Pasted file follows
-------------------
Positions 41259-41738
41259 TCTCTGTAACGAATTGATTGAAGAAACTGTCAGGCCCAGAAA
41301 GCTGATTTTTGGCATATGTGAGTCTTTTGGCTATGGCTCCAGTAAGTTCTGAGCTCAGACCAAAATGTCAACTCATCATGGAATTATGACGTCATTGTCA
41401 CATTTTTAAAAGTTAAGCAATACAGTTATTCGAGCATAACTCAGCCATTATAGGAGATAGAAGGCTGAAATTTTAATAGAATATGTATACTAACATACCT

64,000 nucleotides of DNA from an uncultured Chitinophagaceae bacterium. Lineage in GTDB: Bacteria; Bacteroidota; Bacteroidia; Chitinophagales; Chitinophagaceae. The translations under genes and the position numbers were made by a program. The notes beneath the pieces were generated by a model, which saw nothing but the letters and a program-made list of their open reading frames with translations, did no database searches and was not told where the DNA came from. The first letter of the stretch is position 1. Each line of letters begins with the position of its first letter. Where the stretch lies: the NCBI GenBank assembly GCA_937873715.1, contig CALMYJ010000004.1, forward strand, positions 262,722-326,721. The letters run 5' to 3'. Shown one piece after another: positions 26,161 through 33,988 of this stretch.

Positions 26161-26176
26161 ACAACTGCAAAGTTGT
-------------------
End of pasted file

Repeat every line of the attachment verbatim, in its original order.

Positions 41259-41738
41259 TCTCTGTAACGAATTGATTGAAGAAACTGTCAGGCCCAGAAA
41301 GCTGATTTTTGGCATATGTGAGTCTTTTGGCTATGGCTCCAGTAAGTTCTGAGCTCAGACCAAAATGTCAACTCATCATGGAATTATGACGTCATTGTCA
41401 CATTTTTAAAAGTTAAGCAATACAGTTATTCGAGCATAACTCAGCCATTATAGGAGATAGAAGGCTGAAATTTTAATAGAATATGTATACTAACATACCT

64,000 nucleotides of DNA from an uncultured Chitinophagaceae bacterium. Lineage in GTDB: Bacteria; Bacteroidota; Bacteroidia; Chitinophagales; Chitinophagaceae. The translations under genes and the position numbers were made by a program. The notes beneath the pieces were generated by a model, which saw nothing but the letters and a program-made list of their open reading frames with translations, did no database searches and was not told where the DNA came from. The first letter of the stretch is position 1. Each line of letters begins with the position of its first letter. Where the stretch lies: the NCBI GenBank assembly GCA_937873715.1, contig CALMYJ010000004.1, forward strand, positions 262,722-326,721. The letters run 5' to 3'. Shown one piece after another: positions 26,161 through 33,988 of this stretch.

Positions 26161-26176
26161 ACAACTGCAAAGTTGT